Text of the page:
Ancient Monuments

History on the Ground

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Moated site and fishponds south-west of Highfields Farm

A Scheduled Monument in South Kilworth, Leicestershire

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Latitude: 52.4277 / 52°25'39"N

Longitude: -1.113 / 1°6'46"W

OS Eastings: 460410.1994

OS Northings: 281447.3016

OS Grid: SP604814

Mapcode National: GBR 9RB.TNN

Mapcode Global: VHCTM.N7GS

Entry Name: Moated site and fishponds south-west of Highfields Farm

Scheduled Date: 25 February 1953

Last Amended: 4 January 1993

Source: Historic England

Source ID: 1009172

English Heritage Legacy ID: 17037

County: Leicestershire

Civil Parish: South Kilworth

Built-Up Area: South Kilworth

Traditional County: Leicestershire

Lieutenancy Area (Ceremonial County): Leicestershire

Church of England Parish: South Kilworth St Nicholas

Church of England Diocese: Leicester


The site at South Kilworth lies south of the village on a stream which feeds
Stanford Reservoir 0.5km to the south. It includes a moated site and three
fishponds and is divided into two separate areas.
The main element of the monument is the moat which is water-filled and
measures approximately 60 x 50m overall, the moat being 7-8m wide and
enclosing a sub-rectangular island. Fishponds adjoin the moat on two sides.
Those on the south-east are water-filled and take the form of two ponds each
measuring 65 x 30m. The pond on the north-west side does not retain standing
water but it is waterlogged. It measures 50 x 70m at its longest dimensions
and its north-west end is triangular in shape, narrowing to the point at which
a feeder stream enters it. The pond is surrounded by an earthwork bank 1m
high. Across the Rugby Road, 100m to the north-west is a further linear
fishpond which measures 140 x 2Om. Originally this fishpond would have been
linked by channels to the moated complex. The whole system is now fed by a
stream which flows from the north-west immediately to the west of the site.
It is probable that this stream originally fed the complex through a series of
connecting channels and sluices.
Documentary references show that the manor was held by the Belgrave family in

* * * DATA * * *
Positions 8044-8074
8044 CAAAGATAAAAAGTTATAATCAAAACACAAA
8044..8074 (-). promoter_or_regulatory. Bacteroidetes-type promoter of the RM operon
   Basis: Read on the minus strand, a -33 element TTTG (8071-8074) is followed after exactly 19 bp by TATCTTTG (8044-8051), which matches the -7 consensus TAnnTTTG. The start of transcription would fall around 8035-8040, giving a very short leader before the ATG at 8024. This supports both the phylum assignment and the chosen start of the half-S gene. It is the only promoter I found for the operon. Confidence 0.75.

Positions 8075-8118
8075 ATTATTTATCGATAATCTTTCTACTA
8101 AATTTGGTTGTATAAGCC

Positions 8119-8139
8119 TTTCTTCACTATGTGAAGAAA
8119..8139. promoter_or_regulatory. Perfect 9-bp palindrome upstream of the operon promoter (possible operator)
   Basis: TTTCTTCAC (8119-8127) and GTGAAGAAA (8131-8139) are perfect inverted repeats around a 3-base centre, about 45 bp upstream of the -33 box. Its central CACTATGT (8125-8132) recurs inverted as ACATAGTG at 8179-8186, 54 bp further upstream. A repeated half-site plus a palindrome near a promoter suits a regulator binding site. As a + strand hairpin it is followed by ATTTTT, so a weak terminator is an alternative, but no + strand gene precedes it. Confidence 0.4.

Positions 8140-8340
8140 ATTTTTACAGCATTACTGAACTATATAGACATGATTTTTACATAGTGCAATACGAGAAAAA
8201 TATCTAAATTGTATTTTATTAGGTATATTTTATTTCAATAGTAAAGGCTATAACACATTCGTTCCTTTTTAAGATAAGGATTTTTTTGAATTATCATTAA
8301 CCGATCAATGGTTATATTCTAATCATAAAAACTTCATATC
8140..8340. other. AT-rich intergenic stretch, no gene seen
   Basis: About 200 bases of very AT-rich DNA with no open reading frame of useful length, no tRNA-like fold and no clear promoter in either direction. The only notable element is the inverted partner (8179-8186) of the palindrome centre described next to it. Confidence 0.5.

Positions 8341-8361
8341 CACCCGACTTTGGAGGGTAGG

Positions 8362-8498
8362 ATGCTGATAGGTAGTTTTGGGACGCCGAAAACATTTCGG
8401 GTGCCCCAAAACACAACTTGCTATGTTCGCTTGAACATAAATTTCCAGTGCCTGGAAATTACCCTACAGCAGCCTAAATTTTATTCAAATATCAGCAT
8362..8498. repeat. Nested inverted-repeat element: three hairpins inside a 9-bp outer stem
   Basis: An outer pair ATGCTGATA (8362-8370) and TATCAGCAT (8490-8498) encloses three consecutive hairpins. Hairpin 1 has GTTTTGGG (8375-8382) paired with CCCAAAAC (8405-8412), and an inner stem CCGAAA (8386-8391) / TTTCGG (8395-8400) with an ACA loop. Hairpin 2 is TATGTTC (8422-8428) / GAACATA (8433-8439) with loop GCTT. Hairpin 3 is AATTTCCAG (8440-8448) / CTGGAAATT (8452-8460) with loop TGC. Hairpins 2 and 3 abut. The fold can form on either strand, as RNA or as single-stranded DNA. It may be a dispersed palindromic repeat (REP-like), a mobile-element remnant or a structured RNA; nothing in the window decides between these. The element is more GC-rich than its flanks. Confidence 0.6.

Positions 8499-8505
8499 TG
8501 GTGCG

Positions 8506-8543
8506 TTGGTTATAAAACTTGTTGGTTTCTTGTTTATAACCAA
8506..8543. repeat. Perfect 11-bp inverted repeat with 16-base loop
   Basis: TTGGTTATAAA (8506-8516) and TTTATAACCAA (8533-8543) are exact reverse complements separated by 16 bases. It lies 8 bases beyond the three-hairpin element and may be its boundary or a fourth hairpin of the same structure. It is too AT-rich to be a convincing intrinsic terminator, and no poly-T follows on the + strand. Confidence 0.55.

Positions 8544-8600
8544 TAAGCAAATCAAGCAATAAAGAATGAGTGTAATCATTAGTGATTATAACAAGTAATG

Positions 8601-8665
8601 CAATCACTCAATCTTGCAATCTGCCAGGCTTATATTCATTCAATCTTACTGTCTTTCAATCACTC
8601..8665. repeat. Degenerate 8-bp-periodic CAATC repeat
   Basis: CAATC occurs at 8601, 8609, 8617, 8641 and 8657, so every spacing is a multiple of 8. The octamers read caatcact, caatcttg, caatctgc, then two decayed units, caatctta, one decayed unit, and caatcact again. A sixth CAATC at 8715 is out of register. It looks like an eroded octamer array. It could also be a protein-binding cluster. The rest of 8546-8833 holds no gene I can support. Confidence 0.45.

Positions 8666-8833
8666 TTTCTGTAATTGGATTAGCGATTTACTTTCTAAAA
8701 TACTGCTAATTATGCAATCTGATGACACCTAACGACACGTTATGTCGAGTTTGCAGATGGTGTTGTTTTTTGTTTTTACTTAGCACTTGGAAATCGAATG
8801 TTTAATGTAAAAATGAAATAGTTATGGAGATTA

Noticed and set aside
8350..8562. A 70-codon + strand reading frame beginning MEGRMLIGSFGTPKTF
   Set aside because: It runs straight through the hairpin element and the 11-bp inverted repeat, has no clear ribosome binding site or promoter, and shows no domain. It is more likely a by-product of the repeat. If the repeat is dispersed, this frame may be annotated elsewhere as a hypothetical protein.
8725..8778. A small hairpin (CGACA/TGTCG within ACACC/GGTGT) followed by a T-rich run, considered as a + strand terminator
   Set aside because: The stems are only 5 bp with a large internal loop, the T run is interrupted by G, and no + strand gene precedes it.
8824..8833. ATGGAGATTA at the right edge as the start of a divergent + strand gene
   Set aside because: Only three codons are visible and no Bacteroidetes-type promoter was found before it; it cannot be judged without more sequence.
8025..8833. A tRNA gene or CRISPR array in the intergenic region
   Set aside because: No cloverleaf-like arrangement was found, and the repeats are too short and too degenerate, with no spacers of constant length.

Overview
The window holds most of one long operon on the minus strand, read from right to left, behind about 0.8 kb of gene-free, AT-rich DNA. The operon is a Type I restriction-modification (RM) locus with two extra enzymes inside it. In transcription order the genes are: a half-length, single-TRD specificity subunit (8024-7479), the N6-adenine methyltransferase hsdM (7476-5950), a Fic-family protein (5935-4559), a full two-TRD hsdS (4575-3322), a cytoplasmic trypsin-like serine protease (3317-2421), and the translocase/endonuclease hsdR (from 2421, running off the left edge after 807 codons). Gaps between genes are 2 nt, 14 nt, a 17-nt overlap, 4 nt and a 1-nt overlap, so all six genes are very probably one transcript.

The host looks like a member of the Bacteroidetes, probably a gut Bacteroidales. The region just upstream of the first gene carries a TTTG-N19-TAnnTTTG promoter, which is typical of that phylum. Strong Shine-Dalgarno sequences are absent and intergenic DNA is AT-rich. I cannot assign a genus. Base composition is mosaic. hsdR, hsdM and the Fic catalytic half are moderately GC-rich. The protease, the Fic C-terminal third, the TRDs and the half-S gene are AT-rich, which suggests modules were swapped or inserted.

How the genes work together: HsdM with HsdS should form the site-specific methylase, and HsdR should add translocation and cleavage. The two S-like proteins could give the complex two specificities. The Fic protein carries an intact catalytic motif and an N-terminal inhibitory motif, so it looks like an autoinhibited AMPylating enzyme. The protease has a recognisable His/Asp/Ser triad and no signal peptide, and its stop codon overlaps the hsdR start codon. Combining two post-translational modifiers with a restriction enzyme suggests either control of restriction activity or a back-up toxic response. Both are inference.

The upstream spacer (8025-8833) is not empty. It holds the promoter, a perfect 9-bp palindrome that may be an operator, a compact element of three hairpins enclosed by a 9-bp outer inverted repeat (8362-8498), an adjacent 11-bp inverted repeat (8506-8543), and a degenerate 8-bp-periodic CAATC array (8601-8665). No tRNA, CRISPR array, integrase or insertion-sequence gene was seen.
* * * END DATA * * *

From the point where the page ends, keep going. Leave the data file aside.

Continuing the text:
the 16th and 17th centuries. In 1633 it was known as Well Close `where
formerly stood the manor house'.

The site of the monument is shown on the attached map extract.

Source: Historic England

Reasons for Scheduling

Around 6,000 moated sites are known in England. They consist of wide ditches,
often or seasonally water-filled, partly or completely enclosing one or more
islands of dry ground on which stood domestic or religious buildings. In some
cases the islands were used for horticulture. The majority of moated sites
served as prestigious aristocratic and seigneurial residences with the
provision of a moat intended as a status symbol rather than a practical
military defence. The peak period during which moated sites were built was
between about 1250 and 1350 and by far the greatest concentration lies in
central and eastern parts of England. However, moated sites were built
throughout the medieval period, are widely scattered throughout England and
exhibit a high level of diversity in their forms and sizes. They form a
significant class of medieval monument and are important for the understanding
of the distribution of wealth and status in the countryside. Many examples
provide conditions favourable to the survival of organic remains.

The monument at South Kilworth survives reasonably well and contains an
extensive system of fishponds which will contain waterlogged deposits of
organic material.

Source: Historic England


Books and journals
Nichols, J, The History and Antiquities of the County of Leicestershire, (1811)
Nichols, J, The History and Antiquities of the County of Leicestershire, (1804)

Source: Historic England

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